The ECHO Initiative Team knows that the work that each of you do to ensure that children get the hearing screening and follow-up care they need builds your community in significant ways. Sometimes we are able to give a special "shout out" to individuals, like Bob and Dotti Wilson, who have been making a difference in their community for over a decade!!
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"Want to listen to my machine? It goes click, click, beep, beep." With these words, Bob Wilson, retired physician, introduces a child to otoacoustic emissions (OAE) equipment. Each Fall, starting in 2002, he and his wife Dotti have conducted hearing screenings for children in private and public schools, Head Start/ Early Head Start programs and day care centers in the rural Methow Valley of Washington State. This type of hearing screening would be unavailable had it not been for a grant written by a local non-profit and an area Lion's Club's work to procure the original equipment 13 years ago.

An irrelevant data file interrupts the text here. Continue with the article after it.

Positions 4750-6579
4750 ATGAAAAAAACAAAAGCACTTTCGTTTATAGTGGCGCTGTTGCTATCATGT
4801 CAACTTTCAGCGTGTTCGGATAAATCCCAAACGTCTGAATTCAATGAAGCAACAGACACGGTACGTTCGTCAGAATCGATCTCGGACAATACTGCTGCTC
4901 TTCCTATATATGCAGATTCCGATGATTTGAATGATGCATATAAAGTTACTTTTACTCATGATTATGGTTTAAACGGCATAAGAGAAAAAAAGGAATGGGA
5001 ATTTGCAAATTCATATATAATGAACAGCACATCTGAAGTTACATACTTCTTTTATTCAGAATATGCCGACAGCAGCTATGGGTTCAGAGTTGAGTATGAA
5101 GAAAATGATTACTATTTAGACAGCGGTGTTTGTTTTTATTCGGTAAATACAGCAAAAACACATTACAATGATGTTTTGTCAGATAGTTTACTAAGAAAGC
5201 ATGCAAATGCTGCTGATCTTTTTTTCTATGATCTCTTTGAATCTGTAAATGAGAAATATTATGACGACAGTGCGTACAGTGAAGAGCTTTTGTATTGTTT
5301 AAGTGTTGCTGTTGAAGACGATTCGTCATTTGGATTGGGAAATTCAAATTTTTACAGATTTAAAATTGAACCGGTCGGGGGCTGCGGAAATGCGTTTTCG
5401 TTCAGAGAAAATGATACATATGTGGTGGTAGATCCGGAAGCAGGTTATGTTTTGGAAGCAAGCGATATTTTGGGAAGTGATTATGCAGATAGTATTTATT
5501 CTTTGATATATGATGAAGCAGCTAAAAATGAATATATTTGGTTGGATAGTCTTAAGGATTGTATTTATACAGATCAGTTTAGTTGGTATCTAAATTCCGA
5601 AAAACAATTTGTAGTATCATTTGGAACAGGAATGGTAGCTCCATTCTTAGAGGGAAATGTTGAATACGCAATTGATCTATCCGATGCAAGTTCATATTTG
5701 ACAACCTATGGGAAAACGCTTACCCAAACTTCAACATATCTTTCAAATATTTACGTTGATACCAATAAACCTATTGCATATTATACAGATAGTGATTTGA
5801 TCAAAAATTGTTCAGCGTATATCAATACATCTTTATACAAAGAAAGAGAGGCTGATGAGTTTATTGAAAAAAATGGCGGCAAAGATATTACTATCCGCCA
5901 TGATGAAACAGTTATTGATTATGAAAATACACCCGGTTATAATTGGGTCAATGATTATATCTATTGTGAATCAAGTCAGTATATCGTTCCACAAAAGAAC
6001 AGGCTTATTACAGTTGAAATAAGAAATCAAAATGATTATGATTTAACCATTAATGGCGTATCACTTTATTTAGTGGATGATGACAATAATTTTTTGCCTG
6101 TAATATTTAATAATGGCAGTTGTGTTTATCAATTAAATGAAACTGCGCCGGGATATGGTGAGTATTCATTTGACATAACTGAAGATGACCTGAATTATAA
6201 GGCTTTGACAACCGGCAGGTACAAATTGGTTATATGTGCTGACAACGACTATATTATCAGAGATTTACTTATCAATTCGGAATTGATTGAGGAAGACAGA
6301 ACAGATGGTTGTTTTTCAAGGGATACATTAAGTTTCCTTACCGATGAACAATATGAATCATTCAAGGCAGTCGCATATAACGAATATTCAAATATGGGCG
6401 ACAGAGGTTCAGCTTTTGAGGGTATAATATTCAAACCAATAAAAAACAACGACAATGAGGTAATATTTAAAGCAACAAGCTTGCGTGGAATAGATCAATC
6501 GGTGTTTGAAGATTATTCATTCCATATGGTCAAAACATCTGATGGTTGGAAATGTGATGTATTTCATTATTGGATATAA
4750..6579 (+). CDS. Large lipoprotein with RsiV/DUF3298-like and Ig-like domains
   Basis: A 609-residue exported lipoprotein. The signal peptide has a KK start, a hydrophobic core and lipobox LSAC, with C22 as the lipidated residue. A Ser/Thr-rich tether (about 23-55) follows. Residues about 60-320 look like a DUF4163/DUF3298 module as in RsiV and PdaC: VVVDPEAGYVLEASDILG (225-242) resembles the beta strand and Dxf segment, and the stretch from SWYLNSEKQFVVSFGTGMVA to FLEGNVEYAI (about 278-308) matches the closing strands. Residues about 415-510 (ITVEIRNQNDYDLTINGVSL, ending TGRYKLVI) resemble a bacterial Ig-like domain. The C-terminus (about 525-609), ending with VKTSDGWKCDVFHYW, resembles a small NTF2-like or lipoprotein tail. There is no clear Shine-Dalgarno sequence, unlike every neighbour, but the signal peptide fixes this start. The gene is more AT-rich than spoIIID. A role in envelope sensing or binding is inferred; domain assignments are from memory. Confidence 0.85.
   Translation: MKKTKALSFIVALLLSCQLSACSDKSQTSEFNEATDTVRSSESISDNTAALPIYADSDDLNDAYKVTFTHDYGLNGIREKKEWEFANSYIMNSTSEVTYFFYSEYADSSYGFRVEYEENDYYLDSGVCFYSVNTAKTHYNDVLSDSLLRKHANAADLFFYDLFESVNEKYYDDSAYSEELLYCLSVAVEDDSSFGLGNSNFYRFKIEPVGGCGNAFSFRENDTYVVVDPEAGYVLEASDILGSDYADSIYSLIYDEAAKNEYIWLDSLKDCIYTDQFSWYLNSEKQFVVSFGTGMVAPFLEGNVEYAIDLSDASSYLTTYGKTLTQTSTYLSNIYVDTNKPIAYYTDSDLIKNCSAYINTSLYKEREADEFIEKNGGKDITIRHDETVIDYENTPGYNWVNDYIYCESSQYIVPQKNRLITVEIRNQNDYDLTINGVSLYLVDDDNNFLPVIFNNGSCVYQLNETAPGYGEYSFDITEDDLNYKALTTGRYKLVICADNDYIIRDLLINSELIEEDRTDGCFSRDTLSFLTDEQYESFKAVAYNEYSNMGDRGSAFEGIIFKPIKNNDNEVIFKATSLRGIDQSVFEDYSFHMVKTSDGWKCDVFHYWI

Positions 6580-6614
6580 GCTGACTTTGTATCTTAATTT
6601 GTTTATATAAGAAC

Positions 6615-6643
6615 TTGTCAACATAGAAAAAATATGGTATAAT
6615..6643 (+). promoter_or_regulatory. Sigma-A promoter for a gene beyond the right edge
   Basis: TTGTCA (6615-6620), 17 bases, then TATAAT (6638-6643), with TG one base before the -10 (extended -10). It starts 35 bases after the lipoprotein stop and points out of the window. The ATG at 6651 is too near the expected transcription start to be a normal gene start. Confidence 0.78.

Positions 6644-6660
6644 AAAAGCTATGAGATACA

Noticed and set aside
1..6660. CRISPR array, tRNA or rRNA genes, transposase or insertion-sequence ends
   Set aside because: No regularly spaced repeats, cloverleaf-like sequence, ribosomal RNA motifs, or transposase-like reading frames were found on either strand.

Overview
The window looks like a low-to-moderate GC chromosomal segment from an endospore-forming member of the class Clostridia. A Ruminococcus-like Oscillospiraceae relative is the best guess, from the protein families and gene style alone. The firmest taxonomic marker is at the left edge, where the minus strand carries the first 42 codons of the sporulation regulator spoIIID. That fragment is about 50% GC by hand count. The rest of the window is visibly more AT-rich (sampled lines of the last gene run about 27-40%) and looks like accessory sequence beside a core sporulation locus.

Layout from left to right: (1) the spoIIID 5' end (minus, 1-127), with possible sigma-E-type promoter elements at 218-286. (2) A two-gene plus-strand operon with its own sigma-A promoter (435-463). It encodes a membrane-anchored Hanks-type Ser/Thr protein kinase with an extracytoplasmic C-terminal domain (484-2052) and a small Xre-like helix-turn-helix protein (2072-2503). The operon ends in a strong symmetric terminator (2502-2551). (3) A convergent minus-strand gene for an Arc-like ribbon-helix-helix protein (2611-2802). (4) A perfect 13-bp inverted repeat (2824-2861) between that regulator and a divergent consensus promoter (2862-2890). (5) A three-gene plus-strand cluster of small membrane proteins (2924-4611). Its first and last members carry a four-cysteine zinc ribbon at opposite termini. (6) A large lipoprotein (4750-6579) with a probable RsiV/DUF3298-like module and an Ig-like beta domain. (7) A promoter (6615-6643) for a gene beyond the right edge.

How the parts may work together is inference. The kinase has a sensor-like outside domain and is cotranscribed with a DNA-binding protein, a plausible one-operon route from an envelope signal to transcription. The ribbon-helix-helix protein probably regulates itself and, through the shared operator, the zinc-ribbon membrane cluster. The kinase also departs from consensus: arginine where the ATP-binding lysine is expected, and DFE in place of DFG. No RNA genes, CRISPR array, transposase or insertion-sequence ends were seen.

Since that time, an average of 200 initial, individual screenings have been conducted each year with an average of five children being referred for further follow-up after a second screening. Blue Bradley, a certified mid-wife, began practicing in 2010 and uses the equipment for newborn screenings. Because the nearest hospital is a 90-minute drive away, families of newborns who did not pass the initial screening faced a long drive to get re-screenings done. Thanks to Bob and Dotti, families are now offered re-screenings in their home, saving their parents a long car trip. Dr. Ann Diamond, a local general practitioner, states: "Bob and Dotti touch many in the Methow and we benefit profoundly--from newborn hearing screens to school physicals, for tutoring and mentoring, and even for building trails, thank you."
While the Wilsons volunteer their time to conduct the hearing screenings, the local Winthrop Kiwanis Club provides financial support for the disposable ear tips and yearly calibration. These dedicated volunteers also assist during the screenings involving larger numbers of children. This summer, the Washington State Department of Health - Early Hearing-loss Detection, Diagnosis, and Intervention (EHDDI) program is providing the Wilsons with an OAE unit to replace their 13-year-old AuDx equipment--so they can continue their work for another decade!
"Did it sound like a Robot or a Spaceship?" The screening is concluded and 9 times out of 10, there is a smile on the child's face. . .